After Twin Peaks: On The Air

After Twin Peaks: On The Air

Though by far the most famous, Twin Peaks wasn't the only David Lynch/Mark Frost co-production. They also teamed up for the documentary Hugh Hefner: Once Upon A Time and the Fox documentary series American Chronicles. I've never seen the Hefner doc and only vaguely recall American Chronicles. I just remember lots of slow-motion footage and ambient music, though the IMDB reminded me that it was narrated by Richard Dreyfuss and featured an episode on Mardi Gras. But I've always had a soft spot for the team's final TV collaboration, On The Air, a sitcom about the early days of television. In this I might be alone, or if there's anyone else out there who likes the show, we've never met. Set in 1957, the show rarely strays from the set of its show-within-a-show, The Lester Guy Show. Intended as a vehicle for down-on-his-luck film star Lester Guy (Ian Buchanan, a.k.a. Twin Peaks' Dick), it rarely provides a flattering showcase for its star. Behind-the-scenes chaos invariably spills over into the live broadcasts on the Zoblotnik Broadcasting Company, despite the best efforts of a director who speaks in an impenetrable Eastern European accent (David L. Lander of Laverne And Shirley fame) and a martinet of a producer played by Miguel Ferrer (a.k.a. Twin Peaks' Albert.) On The Air is filled with endearing characters and memorably odd touches. Both Buchanan and Ferrer play roles that take their Peaks personas to their logical extremes. The rarely-heard-from-again Nancye Ferguson is incredibly winning as the ever-cheerful Ruth, the only person on set who can understand Lander's accent and the only one with the patience to explain what's going on to Buchanan's co-star Betty (Marla Rubinoff), a woman so stupid that she spends one episode trying to remember her mother's name. Running gags fill the background in the form of The Hurry-Up Twins, a pair of conjoined twins who constantly say "Hurry up!" and Blinky Watts (Tracey Walter), a sound effects man afflicted with Bozeman's Simplex," a condition that causes him to see "25.62 times more" than everyone else. A narrator is quick to explain this before the show cuts to a shot from Blinky's perspective, which is usually filled with primitive computer animated images of Santas, hammers, and dolls. Each episode repeated this gag. In fact, each episode repeated all of the gags, which is the show's biggest problem. The pilot, co-written by Frost and Lynch and directed by Lynch is pretty brilliant. The other episodes aren't nearly as fun, relying on the same set-ups–Buchanan wants to sabotage Rubinoff's success; something goes horribly awry on the air–to lesser effect. Though I do really like the fifth episode, in which Rubinoff's sister, a famous movie actress, drops by the show and gets upstaged by a puppet named Mr. Peanut. Or is it the third episode? Seven were made but ABC only aired three of them in June and July of 1992, when virtually no one was watching. Other countries showed the full run, which was later collected on VHS. The show is little more than a footnote to Peaks and to Frost and Lynch's careers. But it did seem to unlock in Lynch a fixation on the act of filming, which would go on to play important parts in Lost Highway, Mullholland Dr., and Inland Empire. And, it should be noted, that in one episode two characters get shrunk down to the height of a few inches, an image that would return to chilling effect in a later movie. (I won't spoil it in case there's anyone out there who hasn't seen it yet.) But, hey, don't just listen to me. You can watch the pilot on YouTube. I'll go one better than giving you links. You can watch it just by scrolling down. Next week: Twin Peaks: Fire Walk With Me and (maybe) Industrial Symphony No. 1. Then we bid goodbye to Lynch and Peaks. (Also, sorry for missing last week. It got a little busy.)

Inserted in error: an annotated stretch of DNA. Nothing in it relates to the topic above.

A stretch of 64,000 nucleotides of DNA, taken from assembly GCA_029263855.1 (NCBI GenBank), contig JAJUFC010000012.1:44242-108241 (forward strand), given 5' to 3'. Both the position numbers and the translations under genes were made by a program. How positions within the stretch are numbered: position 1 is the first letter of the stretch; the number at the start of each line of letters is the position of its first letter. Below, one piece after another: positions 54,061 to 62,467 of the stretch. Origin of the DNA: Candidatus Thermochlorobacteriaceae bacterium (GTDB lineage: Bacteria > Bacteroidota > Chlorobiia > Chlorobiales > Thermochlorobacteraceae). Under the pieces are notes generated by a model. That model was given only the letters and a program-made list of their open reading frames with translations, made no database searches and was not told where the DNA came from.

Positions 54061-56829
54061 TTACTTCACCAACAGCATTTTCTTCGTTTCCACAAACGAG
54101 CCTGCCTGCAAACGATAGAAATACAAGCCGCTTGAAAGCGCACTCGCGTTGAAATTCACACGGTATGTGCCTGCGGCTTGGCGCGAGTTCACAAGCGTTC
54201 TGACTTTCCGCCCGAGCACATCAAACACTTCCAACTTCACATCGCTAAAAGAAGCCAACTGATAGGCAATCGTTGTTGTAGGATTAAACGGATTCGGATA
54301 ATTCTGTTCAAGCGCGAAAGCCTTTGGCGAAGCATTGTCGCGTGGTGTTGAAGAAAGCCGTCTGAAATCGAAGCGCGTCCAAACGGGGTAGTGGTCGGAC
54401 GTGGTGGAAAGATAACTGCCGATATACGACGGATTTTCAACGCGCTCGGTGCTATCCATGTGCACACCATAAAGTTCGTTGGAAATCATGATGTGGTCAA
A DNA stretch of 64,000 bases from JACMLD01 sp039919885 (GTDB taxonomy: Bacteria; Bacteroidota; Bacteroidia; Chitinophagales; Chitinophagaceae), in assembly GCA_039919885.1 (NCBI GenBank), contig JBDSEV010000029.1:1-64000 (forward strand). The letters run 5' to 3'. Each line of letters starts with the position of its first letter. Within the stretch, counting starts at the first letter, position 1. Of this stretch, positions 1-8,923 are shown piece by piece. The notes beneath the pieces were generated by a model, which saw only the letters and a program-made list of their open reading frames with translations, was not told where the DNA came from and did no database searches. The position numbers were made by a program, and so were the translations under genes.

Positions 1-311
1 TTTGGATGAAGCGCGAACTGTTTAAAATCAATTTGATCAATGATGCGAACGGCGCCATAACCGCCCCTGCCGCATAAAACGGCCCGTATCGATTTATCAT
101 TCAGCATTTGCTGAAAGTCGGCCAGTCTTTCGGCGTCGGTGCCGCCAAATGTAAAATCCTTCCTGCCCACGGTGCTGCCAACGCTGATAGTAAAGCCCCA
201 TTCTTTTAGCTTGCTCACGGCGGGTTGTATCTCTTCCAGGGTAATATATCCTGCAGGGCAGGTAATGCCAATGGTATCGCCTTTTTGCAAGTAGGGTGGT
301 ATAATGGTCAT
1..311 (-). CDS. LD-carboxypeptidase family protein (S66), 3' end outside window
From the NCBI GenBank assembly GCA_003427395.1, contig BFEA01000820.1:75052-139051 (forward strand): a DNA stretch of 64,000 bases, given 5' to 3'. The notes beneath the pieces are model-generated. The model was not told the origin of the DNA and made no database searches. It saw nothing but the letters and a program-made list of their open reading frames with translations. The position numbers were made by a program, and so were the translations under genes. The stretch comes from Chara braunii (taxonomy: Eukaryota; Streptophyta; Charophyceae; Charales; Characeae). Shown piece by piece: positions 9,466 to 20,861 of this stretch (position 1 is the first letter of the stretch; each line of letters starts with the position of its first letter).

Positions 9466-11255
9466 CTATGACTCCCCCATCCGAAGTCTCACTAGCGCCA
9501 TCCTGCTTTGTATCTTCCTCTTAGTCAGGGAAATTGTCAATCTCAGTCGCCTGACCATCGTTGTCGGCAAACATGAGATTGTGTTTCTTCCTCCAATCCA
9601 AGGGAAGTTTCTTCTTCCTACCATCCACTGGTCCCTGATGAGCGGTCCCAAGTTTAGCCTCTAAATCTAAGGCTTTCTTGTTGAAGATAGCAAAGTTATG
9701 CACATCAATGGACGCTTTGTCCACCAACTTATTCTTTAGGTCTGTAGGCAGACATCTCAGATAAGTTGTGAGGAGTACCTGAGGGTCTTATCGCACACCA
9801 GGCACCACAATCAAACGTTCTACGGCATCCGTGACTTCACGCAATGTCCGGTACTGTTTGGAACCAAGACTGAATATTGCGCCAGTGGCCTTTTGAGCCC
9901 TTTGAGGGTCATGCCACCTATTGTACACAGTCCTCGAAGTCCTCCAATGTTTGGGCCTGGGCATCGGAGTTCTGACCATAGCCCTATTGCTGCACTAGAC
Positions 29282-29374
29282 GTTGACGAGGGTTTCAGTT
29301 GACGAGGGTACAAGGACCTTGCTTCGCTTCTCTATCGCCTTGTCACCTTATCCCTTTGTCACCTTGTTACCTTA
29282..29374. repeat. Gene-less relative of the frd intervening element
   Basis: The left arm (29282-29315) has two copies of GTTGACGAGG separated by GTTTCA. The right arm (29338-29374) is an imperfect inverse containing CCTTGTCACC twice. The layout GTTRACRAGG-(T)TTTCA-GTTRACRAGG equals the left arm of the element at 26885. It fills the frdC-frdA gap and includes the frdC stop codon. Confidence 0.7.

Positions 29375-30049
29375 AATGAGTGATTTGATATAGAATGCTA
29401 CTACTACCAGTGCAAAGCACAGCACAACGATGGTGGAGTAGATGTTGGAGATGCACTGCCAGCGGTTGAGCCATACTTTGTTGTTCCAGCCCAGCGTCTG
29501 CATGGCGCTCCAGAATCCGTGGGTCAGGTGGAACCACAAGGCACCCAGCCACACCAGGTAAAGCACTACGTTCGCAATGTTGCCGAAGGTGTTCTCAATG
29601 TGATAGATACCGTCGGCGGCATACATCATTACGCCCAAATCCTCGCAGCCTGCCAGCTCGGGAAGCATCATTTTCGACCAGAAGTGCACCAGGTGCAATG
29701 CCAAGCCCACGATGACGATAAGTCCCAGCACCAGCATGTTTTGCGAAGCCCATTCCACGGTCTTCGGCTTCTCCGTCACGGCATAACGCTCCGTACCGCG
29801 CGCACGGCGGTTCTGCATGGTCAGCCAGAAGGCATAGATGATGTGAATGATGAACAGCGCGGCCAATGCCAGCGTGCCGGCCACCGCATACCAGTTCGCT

Filed Under: TV, Twin Peaks

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